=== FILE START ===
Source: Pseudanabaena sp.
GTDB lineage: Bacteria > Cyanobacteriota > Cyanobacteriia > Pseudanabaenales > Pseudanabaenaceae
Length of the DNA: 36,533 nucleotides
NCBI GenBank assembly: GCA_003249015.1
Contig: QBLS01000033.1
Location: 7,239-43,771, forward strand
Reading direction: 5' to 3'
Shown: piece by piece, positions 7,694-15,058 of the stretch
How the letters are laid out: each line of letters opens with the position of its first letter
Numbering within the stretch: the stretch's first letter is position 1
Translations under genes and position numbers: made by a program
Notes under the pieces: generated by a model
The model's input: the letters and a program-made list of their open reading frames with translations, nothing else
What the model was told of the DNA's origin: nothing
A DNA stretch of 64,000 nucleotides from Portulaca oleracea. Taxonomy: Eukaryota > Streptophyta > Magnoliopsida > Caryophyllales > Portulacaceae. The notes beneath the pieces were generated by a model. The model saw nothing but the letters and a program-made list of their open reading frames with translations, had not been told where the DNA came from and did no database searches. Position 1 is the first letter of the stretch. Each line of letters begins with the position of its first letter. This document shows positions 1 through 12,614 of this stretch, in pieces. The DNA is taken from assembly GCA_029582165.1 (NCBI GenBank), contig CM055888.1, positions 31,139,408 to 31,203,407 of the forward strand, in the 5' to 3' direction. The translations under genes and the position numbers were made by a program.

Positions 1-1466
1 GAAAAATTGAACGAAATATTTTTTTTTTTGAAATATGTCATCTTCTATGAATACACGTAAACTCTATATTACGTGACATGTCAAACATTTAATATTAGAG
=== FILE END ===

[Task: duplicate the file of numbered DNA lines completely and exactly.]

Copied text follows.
Source: Pseudanabaena sp.
GTDB lineage: Bacteria > Cyanobacteriota > Cyanobacteriia > Pseudanabaenales > Pseudanabaenaceae
Length of the DNA: 36,533 nucleotides
NCBI GenBank assembly: GCA_003249015.1
Contig: QBLS01000033.1
Location: 7,239-43,771, forward strand
Reading direction: 5' to 3'
Shown: piece by piece, positions 7,694-15,058 of the stretch
How the letters are laid out: each line of letters opens with the position of its first letter
Numbering within the stretch: the stretch's first letter is position 1
Translations under genes and position numbers: made by a program
Notes under the pieces: generated by a model
The model's input: the letters and a program-made list of their open reading frames with translations, nothing else
What the model was told of the DNA's origin: nothing
A DNA stretch of 64,000 nucleotides from Portulaca oleracea. Taxonomy: Eukaryota > Streptophyta > Magnoliopsida > Caryophyllales > Portulacaceae. The notes beneath the pieces were generated by a model. The model saw nothing but the letters and a program-made list of their open reading frames with translations, had not been told where the DNA came from and did no database searches. Position 1 is the first letter of the stretch. Each line of letters begins with the position of its first letter. This document shows positions 1 through 12,614 of this stretch, in pieces. The DNA is taken from assembly GCA_029582165.1 (NCBI GenBank), contig CM055888.1, positions 31,139,408 to 31,203,407 of the forward strand, in the 5' to 3' direction. The translations under genes and the position numbers were made by a program.

Positions 1-1466
1 GAAAAATTGAACGAAATATTTTTTTTTTTGAAATATGTCATCTTCTATGAATACACGTAAACTCTATATTACGTGACATGTCAAACATTTAATATTAGAG